Any reset with Russia must first assess whether Russia’s policy interests are reconcilable with the interests of the U.S. and NATO. For President Putin and Russian elites, the collapse of the Soviet Union was the worst calamity of the 20th century. Russians have always felt a deep-seated and occasionally real sense of vulnerability from the West. For many Russians, the security dilemma is very real. Moreover, after the end of the Cold War, NATO expansion increased this perception of vulnerability beyond Russian defenses to economic and political domains as well.
Read the full issue here.
YALE'S GRAND STRATEGY DIRECTOR CHARLES HILL SPEAKS BIOGRAPHICALLY, ADDRESSES WORLD ORDER & EXAMINING US NUCLEAR COMMAND AND CONTROL ISSUES
Ep. 211: Charlie's Wars With Charles Hill
with Charles Hill via Q & A, Hosted by Jay NordlingerHoover Institution fellow Charles Hill talks about his upbringing in New Jersey, his life in the arena, his career in the academy, and the fate of the world.
Whither Nuclear Command, Control & Communications?
By Colin Clark, Breaking Defense: “Most of the system that allows the president to launch nuclear weapons and to know what the enemy is doing with theirs is ancient. No one yet agrees what it must replaced with. And no one knows how much it will cost, although late last month the Congressional Budget Office issued an estimate of $77 billion."
The United States and World Order
By Colin S. Gray, National Institute for Public Policy: “With very few exceptions the United States plays a dominant leadership role just about everywhere. This condition warrants the description hegemonic (from the Greek) so considerable is the country’s lead internationally in most of the true foundations of power. With few exceptions, this American dominance has been a source of enormous net benefit to the world at large. In common with many other powers, even the United States has a few notable weaknesses, some of them, when regarded ironically, being largely a consequence of its relative greatness.”
The future of arms control is global
(War On The Rocks) In the United States, discussion of Indo-Pacific nuclear weapons issues often centers on how existing and developing nuclear weapon capabilities in the region affect U.S. strategic calculations.
WILL AUSTRALIA GO TO CHINA? HOW CHINESE AMBITIONS TO DESTROY "THE QUAD" ARE WORKING; NET ASSESSMENT & ARMS CONTROL FOR THE INDO-PACIFIC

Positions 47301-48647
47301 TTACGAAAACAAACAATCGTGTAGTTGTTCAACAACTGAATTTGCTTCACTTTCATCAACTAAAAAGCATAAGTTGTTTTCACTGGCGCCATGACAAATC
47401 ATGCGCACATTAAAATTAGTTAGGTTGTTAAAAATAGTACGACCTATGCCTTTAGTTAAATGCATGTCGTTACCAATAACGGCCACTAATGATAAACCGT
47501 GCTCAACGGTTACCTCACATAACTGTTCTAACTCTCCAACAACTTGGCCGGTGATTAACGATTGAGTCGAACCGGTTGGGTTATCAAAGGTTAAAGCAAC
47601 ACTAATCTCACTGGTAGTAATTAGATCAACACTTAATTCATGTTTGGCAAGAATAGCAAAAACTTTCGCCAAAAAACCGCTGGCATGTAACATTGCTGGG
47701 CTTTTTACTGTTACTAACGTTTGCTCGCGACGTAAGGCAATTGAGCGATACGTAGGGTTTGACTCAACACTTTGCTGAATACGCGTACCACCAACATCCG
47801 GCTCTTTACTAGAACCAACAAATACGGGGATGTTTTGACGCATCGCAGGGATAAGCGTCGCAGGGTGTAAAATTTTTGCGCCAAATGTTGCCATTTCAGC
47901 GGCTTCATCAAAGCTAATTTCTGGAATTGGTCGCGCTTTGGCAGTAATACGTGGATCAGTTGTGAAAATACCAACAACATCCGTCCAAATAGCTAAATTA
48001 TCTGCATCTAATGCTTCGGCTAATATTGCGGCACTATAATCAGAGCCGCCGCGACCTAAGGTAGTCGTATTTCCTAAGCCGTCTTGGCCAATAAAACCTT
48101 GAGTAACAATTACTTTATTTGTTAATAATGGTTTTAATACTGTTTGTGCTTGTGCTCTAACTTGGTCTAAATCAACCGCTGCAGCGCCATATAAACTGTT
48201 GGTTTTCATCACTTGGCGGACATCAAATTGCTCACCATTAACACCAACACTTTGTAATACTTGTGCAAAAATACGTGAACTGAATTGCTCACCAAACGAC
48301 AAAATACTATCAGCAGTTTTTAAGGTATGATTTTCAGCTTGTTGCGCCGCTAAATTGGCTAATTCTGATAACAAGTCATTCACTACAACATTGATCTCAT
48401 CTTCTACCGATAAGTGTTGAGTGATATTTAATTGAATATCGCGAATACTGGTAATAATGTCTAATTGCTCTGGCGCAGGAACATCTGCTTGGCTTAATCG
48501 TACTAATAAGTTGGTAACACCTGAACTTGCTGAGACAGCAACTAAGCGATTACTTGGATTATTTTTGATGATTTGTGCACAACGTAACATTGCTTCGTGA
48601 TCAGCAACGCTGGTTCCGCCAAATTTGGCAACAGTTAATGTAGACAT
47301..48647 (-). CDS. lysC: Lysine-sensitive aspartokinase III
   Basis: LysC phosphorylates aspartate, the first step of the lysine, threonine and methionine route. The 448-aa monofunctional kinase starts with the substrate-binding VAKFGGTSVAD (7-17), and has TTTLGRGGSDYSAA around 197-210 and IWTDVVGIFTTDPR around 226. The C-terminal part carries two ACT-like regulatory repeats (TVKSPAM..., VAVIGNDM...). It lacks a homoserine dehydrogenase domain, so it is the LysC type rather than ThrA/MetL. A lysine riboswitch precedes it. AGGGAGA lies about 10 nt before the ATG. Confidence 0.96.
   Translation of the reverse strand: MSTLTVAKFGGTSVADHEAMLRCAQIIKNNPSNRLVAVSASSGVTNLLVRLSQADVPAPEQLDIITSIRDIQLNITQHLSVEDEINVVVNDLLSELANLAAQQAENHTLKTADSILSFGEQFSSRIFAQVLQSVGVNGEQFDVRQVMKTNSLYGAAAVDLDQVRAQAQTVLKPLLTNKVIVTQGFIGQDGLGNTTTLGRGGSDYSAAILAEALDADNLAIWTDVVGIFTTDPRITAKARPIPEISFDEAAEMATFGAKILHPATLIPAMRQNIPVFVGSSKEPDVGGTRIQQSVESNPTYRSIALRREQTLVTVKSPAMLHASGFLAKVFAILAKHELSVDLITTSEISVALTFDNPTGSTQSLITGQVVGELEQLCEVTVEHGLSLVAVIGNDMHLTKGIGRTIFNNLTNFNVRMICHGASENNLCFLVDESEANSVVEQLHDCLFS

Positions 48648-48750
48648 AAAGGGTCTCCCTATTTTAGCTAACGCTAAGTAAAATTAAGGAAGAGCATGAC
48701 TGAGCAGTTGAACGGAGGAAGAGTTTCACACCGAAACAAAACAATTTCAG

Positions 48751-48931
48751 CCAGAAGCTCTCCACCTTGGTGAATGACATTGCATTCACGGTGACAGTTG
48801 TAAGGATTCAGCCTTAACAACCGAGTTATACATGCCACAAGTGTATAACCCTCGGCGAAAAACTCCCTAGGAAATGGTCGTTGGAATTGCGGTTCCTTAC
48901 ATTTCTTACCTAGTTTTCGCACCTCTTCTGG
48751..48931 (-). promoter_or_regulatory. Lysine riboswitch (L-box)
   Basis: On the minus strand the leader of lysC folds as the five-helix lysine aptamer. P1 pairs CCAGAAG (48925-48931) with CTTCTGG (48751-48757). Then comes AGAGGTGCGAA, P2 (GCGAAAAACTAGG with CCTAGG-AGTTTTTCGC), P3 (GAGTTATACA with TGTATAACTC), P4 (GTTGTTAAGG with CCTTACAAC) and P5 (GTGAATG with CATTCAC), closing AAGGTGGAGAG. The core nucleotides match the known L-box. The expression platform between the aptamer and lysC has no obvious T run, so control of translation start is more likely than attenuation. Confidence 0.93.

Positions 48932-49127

Confronting the Flaws in America's Indo-Pacific Strategy by Jean-Loup Samaan
Building The Air Force We Need To Meet Chinese And Russian Threats
(Forbes) For the first time in a generation, America’s global interests are at risk.
"Australia’s Great Strategic Transition
Australia is about to embark upon only its second strategic “course correction” since Federation in 1901. But it has yet to determine a destination, or to plot a course.
Analysis. By the Canberra staff of GIS/Defense & Foreign Affairs. Few question the place of Australia in the strategic firmament. It is an economically and militarily strong part of “the West”. And yet it is now, for only the second time in its independent history, beginning to move onto a new strategic path.
It is a path yet to be plotted to a destination yet to be envisioned. It is only the second time in the country’s independent history — in the 116 years since Federation in 1901 — that it has so clearly begun such a move.
What are the headline aspects?
• Australia’s relationship with the US has already changed, and will change further. It is — although the US may not yet recognize it — evolving into a more balanced relationship;
• Australia will be forced to seek a far more nuanced balance among a variety of allies, neighbors, and trading partners;
• Australia will be forced to seek more balanced trading and economic models, given the evolution away from zero-architecture globalism;
• Australia will have to move rapidly away from its belief that it can be sustained primarily by a service economy;
• Australia will need to define its identity and grand strategic objectives or else face growing internal polarization and focused Indo-Pacific challenges.
Significantly, the strategic evolution of Australia is not overtly linked to changes which were announced in July 2017 in Canberra, creating some new framework elements for Australia’s national security and intelligence communities. It is a sea-change, nonetheless, even though it has yet to be formally recognized by the Government, the Defence community, or the public.
Rather, the changes being evidenced in the national security system are unconsciously reflective of (and reflexive to) the transforming context, not the other way around.
The first shift, from strategic dependence on and alliance with the United Kingdom, to dependence on and alliance with the United States, reached a tipping point in about 1962. The signs of that shift began to be evident in World War II, as Britain’s position East of Suez began to crumble (particularly with the lost of Singapore by February 15, 1942). By May 8, 1942, with the US-Australian forces fighting the Battle of the Coral Sea, the course had become, perhaps, inevitable.
The Future of Arms Control is Global: Reconsidering Nuclear Issues in the Indo-Pacific by Andy Weber and Christine Parthemore
Say It With Statues: Brick-and-Mortar Revisionism in Orban's Hungary by Vivian S. Walker
New Net Assessment: To Intervene or Not to Intervene? That is the Question by Melanie Marlowe, Bryan McGrath, and Christopher Preble
The Fundamentals of the Quad
By Walter Lohman, The Strategist (ASPI): “The most important thing that unites the Quad countries, however, is an awareness that managing the rise of China is the defining challenge of our era.
Is China about to abandon its ‘no first use’ nuclear weapons policy?
(South China Morning Post) China might come under pressure to reconsider its long-standing “no first use” nuclear policy as it engages in a maritime arms race with the United States, analysts have warned.
Strengthening the Nuclear Order
By Rod Lyon, The Strategist (ASPI): “The current nuclear order, at least as we’ve come to understand it since 1945, is fraying. That might not matter if a post-nuclear world were close, but the world’s in no shape to make the sudden leap towards nuclear abolition."